News at a glance: March 14, 2013

Published:

A campaign to stop the exploitation of supply staff, a call for schools to get involved in research over strategies to tackle NEETs, and new human rights classroom resources make up the At a Glance headlines for March 14.

Supply anger

A teaching union is campaigning to stop supply agencies which make teachers sign away basic legal rights and entitlements.

The NASUWT claims that teachers are being asked to sign “dubious contracts” by some agencies which enables the firms to avoid tax and national insurance contributions.

Three-quarters of teachers at an event hosted by the union said they had been asked to sign contracts with “tax-avoiding umbrella companies” or face the risk of losing work.

General secretary Chris Keates said: “The practices of many off-shore umbrella companies are proving to be damaging to supply teachers who are being forced into signing dubious contracts which seek to deny them basic legal rights and entitlements and allow these agencies to dodge their tax and national insurance liabilities.

“Many supply teachers told us that they are simply too frightened to speak out about their treatment by some of these agencies due to threats of ‘blacklisting’.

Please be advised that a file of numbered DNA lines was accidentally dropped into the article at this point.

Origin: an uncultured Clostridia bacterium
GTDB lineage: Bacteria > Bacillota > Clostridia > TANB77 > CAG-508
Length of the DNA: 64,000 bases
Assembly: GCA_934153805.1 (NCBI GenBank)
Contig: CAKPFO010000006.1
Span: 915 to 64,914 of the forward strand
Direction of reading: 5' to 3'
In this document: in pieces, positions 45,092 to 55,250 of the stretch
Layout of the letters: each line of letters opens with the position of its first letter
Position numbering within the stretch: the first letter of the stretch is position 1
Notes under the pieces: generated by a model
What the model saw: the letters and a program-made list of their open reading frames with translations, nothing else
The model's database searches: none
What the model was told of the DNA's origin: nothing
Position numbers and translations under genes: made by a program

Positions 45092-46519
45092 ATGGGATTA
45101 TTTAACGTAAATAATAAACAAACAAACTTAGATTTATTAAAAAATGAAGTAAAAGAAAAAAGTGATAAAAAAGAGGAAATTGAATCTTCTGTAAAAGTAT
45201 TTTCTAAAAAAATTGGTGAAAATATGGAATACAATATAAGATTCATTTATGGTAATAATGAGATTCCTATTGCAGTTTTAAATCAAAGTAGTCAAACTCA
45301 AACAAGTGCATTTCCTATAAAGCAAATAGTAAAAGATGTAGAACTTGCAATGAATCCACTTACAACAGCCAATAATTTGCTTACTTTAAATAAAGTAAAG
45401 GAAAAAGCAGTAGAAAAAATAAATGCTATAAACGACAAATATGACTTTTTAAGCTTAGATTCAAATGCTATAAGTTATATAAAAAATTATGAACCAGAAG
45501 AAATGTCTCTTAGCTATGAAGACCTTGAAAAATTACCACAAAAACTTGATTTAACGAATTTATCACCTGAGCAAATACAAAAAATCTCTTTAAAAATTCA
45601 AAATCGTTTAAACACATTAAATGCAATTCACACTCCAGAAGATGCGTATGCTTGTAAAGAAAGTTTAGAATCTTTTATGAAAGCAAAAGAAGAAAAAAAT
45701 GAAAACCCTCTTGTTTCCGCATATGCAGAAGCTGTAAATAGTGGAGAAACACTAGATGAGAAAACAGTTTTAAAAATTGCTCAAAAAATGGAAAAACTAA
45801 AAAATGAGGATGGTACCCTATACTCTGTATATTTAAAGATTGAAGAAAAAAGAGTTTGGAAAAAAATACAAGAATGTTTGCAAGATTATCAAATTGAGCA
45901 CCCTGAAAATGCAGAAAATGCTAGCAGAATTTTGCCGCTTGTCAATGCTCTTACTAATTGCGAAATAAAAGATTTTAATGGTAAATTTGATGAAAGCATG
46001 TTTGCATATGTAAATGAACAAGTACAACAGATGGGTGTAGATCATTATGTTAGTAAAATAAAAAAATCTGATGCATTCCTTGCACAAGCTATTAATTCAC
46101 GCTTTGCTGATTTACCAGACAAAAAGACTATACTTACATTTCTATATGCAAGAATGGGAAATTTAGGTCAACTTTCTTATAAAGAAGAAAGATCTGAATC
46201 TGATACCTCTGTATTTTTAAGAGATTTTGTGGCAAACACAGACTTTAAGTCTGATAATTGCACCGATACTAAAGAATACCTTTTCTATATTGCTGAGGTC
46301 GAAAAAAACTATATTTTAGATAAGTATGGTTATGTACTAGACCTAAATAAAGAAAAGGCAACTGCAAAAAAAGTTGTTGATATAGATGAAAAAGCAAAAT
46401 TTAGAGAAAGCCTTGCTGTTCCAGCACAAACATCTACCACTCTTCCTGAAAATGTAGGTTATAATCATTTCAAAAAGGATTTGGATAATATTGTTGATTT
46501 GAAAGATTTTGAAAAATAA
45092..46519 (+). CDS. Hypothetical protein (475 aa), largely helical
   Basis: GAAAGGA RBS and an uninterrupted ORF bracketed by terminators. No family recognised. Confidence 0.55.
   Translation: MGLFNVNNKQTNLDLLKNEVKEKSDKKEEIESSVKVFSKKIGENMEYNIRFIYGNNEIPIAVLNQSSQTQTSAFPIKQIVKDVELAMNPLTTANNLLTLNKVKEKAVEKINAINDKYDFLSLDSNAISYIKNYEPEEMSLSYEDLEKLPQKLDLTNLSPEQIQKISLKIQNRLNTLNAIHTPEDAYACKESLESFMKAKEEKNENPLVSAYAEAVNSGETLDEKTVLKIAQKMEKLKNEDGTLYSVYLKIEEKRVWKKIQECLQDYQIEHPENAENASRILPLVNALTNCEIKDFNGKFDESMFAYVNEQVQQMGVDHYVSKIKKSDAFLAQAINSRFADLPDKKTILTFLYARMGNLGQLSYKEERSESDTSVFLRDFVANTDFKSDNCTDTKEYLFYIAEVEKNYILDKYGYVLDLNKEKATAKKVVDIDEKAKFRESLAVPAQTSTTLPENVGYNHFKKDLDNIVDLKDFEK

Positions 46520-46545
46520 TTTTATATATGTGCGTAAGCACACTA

“It was equally disturbing to hear that many supply teachers are being asked to sign contracts which include gagging clauses designed to cover up a range of illegal practices.”

The union is calling for government intervention to ensure “robust regulation” of supply agencies.

NEET research 

Schools using interventions to re-engage “at risk” young people are being sought to take part in a new research project. The National Foundation for Educational Research (NFER) is evaluating what works to re-engage these students to help prevent them from becoming NEET (not in employment, education or training).

The research will track young people taking part in interventions from the end of year 9 to year 12. Such interventions might be careers-related, employer-related, offer resilience or confidence-building programmes, or offer alternative curricula or qualifications. Email: t.mccrone@nfer.ac.uk. Visit: www.nfer.ac.uk/eeas

Human Rights pack

Amnesty International UK has launched a cross-curricular teaching pack to help secondary school teachers tackle human rights issues in the classroom. Everyone Everywhere contains eight lesson plans for different subjects, including maths, English, geography and Spanish.

Each lesson can be taught as a standalone or the pack can be used to plan a Human Rights Day across the school. Highlights include learning about maternal mortality in maths, discussing human rights in the UK through recent court cases in English, and understanding a refugee’s experience in geography. The resources are available to download. Visit: www.amnesty.org.uk/education


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